BLAKE3 Cryptographic Hashing Function Sees Experimental Vulkan Implementation
Written by Michael Larabel in Free Software on 29 April 2020 at 12:09 AM EDT. 14 Comments
FREE SOFTWARE --
BLAKE3, the cryptographic hash function that advertises itself as being "much faster" than the likes of SHA1 and MD5 and its predecessor BLAKE2 while being more secure and highly parallelizable has seen an experimental implementation for GPU-based acceleration using the Vulkan API.

There has been a lot of interest in BLAKE3 since its introduction in January and building off the successes of BLAKE2. While its design is "highly parallelizable" for threads and SIMD implementations, to date it's been just implemented in Rust for the multi-threaded version and a reference C implementation. But a developer has begun exploring GPU-based BLAKE3 support with Vulkan.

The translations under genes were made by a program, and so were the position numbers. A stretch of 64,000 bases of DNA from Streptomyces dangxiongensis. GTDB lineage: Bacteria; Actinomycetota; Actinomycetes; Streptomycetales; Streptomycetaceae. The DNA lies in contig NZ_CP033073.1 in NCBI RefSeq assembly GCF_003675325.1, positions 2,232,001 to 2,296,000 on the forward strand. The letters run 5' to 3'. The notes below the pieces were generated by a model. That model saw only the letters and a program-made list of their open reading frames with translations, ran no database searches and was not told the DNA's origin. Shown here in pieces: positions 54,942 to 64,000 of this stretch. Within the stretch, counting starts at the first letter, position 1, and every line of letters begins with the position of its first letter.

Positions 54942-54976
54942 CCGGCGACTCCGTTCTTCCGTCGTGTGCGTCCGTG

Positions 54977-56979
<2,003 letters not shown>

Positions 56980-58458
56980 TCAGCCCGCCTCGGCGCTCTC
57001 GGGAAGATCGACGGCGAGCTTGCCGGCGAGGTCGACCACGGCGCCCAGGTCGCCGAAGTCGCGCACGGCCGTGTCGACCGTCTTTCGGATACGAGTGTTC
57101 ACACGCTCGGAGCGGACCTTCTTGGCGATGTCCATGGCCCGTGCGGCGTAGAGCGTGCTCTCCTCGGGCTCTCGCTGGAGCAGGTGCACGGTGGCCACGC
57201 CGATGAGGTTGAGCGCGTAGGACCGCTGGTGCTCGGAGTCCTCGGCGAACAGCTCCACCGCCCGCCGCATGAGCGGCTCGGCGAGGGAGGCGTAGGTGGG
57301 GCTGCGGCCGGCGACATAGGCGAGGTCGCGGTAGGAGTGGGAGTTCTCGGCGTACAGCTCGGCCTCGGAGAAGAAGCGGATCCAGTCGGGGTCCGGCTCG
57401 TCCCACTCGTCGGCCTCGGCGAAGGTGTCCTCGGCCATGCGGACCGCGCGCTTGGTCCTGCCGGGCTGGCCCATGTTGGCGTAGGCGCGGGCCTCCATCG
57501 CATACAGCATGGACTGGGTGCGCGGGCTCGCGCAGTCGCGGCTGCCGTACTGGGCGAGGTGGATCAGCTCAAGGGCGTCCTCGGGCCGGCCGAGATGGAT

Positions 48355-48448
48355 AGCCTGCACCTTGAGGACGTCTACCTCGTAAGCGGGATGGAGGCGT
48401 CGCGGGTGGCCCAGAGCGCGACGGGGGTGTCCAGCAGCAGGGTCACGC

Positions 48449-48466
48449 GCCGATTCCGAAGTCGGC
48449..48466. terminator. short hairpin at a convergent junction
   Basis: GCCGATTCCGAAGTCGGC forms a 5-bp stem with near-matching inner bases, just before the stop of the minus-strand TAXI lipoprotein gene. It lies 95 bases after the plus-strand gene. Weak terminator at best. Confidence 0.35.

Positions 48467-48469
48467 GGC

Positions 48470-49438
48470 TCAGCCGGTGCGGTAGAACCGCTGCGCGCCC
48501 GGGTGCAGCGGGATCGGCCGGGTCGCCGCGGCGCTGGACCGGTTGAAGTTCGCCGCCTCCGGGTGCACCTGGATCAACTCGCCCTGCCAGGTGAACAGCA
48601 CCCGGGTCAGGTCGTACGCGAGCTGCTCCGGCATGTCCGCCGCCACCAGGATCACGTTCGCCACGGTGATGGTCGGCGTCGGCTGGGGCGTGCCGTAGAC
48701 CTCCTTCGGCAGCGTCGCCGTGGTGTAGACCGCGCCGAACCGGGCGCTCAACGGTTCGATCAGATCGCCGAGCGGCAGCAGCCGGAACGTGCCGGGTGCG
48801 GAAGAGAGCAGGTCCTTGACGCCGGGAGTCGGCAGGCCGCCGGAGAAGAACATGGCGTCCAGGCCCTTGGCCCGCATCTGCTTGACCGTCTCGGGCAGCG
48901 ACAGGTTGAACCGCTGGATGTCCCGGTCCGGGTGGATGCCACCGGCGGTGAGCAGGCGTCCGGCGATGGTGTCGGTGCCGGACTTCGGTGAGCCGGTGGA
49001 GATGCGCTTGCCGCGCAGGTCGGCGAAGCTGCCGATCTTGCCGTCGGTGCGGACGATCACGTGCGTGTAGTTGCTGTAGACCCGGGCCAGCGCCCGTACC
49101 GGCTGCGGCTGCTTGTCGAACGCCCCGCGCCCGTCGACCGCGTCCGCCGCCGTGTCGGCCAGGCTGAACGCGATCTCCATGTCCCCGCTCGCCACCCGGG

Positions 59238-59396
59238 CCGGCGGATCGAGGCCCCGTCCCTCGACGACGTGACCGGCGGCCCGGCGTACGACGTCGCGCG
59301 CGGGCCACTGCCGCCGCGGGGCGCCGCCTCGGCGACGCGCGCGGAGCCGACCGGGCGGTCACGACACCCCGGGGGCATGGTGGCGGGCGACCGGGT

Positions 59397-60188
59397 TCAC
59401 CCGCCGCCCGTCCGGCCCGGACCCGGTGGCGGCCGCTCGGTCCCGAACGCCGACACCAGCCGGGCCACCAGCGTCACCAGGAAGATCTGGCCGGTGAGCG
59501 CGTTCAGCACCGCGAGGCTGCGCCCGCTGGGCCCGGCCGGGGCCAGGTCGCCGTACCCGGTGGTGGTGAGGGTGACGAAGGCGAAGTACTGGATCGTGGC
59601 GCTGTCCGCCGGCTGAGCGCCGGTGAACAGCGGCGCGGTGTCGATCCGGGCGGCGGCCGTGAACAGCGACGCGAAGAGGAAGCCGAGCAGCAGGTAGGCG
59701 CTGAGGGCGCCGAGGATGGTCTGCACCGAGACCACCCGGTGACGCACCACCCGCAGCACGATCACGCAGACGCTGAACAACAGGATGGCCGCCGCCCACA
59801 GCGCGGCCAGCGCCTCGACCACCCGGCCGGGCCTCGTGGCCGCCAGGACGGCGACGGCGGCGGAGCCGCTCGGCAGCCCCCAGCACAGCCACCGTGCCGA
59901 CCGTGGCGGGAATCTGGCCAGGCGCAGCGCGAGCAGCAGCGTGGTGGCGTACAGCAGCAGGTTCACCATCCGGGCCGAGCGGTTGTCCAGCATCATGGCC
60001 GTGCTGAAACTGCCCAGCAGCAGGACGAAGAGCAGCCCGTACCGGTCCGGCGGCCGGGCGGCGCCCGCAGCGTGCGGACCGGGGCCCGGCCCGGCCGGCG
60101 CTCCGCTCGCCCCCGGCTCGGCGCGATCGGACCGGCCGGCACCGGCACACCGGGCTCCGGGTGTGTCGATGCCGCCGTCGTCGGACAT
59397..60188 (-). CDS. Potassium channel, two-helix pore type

There is an experimental pull request providing a Vulkan implementation. Developer Cesar Eduardo Barros noted, "The highly parallel structure of Blake3, and its use of 32-bit words, in theory make it suitable for being accelerated by a GPU. I wanted to see if the very high number of threads in a GPU would be enough to offset the extra overhead of sending the work to the GPU and getting the result back."

This Vulkan implementation is producing the same output as the CPU-only hasher while with Intel integrated graphics is showing mixed results between different BLAKE3 CPU-based configurations. Ultimately further work on the code is needed for achieving greater performance than the CPU-based hashing but will be interesting to see where it leads.

Those wondering about the current overall state of BLAKE3 can find the latest details and performance metrics on GitHub.
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Michael Larabel is the principal author of Phoronix.com and founded the site in 2004 with a focus on enriching the Linux hardware experience. Michael has written more than 20,000 articles covering the state of Linux hardware support, Linux performance, graphics drivers, and other topics. Michael is also the lead developer of the Phoronix Test Suite, Phoromatic, and OpenBenchmarking.org automated benchmarking software. He can be followed via Twitter or contacted via MichaelLarabel.com.

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